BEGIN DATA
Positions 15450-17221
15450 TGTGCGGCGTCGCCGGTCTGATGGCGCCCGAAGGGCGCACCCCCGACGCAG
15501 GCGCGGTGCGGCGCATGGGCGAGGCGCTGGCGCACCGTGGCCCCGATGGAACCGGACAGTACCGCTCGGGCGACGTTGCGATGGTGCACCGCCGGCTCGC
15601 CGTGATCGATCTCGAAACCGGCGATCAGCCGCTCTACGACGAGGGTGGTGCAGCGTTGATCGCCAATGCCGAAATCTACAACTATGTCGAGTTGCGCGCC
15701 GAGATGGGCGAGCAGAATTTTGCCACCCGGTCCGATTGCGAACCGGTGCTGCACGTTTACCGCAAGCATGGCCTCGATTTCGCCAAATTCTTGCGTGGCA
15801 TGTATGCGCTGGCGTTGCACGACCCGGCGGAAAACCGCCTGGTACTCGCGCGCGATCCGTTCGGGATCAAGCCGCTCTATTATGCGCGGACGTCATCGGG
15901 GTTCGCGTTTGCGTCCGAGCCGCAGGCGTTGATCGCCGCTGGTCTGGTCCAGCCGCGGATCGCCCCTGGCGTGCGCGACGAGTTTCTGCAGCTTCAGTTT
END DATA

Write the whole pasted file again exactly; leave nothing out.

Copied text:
Positions 15450-17221
15450 TGTGCGGCGTCGCCGGTCTGATGGCGCCCGAAGGGCGCACCCCCGACGCAG
15501 GCGCGGTGCGGCGCATGGGCGAGGCGCTGGCGCACCGTGGCCCCGATGGAACCGGACAGTACCGCTCGGGCGACGTTGCGATGGTGCACCGCCGGCTCGC
15601 CGTGATCGATCTCGAAACCGGCGATCAGCCGCTCTACGACGAGGGTGGTGCAGCGTTGATCGCCAATGCCGAAATCTACAACTATGTCGAGTTGCGCGCC
15701 GAGATGGGCGAGCAGAATTTTGCCACCCGGTCCGATTGCGAACCGGTGCTGCACGTTTACCGCAAGCATGGCCTCGATTTCGCCAAATTCTTGCGTGGCA
15801 TGTATGCGCTGGCGTTGCACGACCCGGCGGAAAACCGCCTGGTACTCGCGCGCGATCCGTTCGGGATCAAGCCGCTCTATTATGCGCGGACGTCATCGGG
15901 GTTCGCGTTTGCGTCCGAGCCGCAGGCGTTGATCGCCGCTGGTCTGGTCCAGCCGCGGATCGCCCCTGGCGTGCGCGACGAGTTTCTGCAGCTTCAGTTT